"That's not James Michener," Vavra, the author of more than 30 books, says people tell him when they first see the photos.

"I can't believe you saw him naked and in the bathtub." "I never saw him laugh like that. I can't imagine he'd clown around like a little kid." "You saw him drink wine and beer?" were other comments, says Vavra, in a phone interview from his ranch near Seville.

"All understandable," says Brothers, because "all the pictures you ever saw of him are at the typewriter, even when he won the Pulitzer Prize. Here's a side of him we never see."

How did Vavra do it?

"I knew Michener in a foreign country at a special time in his life and in mine," he says. "He was 54, and I was 26 when we met. I was not someone his age, or a business associate, but a kid, a 'playmate,' buddy, collaborator and protege."

Vavra, a Californian, was in Spain working on a book on the toro bravo, or fighting bull, when he met Michener. Michener gave the unknown photographer a jump-start on his career by assigning him to take the photos for "Iberia."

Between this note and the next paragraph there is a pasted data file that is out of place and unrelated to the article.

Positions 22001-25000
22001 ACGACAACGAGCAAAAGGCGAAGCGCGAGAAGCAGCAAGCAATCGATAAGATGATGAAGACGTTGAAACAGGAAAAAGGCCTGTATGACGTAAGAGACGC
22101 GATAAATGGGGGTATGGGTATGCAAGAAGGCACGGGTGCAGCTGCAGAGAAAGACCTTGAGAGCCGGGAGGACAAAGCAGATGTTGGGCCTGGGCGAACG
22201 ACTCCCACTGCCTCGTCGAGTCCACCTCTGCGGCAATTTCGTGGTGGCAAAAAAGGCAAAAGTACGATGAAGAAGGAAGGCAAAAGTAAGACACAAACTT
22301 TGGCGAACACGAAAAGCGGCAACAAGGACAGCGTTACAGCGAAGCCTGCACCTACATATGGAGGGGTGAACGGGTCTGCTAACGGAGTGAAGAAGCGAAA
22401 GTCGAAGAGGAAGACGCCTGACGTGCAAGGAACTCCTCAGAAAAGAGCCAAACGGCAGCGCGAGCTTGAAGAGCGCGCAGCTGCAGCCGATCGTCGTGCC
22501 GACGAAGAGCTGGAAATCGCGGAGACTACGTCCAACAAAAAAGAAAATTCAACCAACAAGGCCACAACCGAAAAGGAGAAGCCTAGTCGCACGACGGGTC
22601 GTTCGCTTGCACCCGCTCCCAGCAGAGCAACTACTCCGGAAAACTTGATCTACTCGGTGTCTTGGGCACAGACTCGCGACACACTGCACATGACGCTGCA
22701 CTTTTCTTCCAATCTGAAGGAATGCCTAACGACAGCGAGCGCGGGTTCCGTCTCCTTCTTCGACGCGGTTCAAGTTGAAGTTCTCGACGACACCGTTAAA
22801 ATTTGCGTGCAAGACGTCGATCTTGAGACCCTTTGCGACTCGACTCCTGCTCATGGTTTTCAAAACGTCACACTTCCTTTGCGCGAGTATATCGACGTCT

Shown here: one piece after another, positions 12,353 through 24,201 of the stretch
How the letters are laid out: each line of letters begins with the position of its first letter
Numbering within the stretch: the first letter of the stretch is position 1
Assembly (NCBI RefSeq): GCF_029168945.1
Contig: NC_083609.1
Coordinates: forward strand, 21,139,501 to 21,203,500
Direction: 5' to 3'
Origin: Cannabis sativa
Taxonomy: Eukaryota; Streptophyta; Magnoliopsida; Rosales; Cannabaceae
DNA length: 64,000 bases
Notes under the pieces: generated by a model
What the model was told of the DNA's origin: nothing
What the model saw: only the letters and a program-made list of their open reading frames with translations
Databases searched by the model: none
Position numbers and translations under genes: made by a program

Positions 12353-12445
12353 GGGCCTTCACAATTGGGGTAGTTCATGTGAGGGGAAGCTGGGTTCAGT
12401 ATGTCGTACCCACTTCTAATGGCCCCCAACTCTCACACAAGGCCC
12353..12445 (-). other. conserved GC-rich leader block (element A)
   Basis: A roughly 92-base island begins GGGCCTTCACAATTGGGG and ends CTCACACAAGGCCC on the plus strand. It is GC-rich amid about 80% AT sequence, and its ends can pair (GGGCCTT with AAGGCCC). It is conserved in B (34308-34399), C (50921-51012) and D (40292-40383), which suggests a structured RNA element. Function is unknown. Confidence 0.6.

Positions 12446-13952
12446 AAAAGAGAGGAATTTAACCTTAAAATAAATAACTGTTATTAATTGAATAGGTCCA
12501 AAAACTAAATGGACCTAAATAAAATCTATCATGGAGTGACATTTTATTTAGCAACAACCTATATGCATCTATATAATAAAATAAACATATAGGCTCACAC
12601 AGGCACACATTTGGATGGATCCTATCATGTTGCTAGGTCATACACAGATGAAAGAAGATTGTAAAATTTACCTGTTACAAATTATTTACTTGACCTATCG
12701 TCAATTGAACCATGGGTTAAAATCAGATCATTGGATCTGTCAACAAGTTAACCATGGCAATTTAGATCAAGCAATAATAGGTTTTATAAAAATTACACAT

The title of Vavra's book comes from Michener's introduction of himself to John Fulton, an American bullfighter, when they passed in a Seville street in March 1961. Fulton had no idea who Michener was, he told his friend Vavra, but a mutual friend who overheard them, ran through the streets to find Michener and invited him back for a drink. Thus began what Vavra calls "the greatest adventure in a life full of adventures."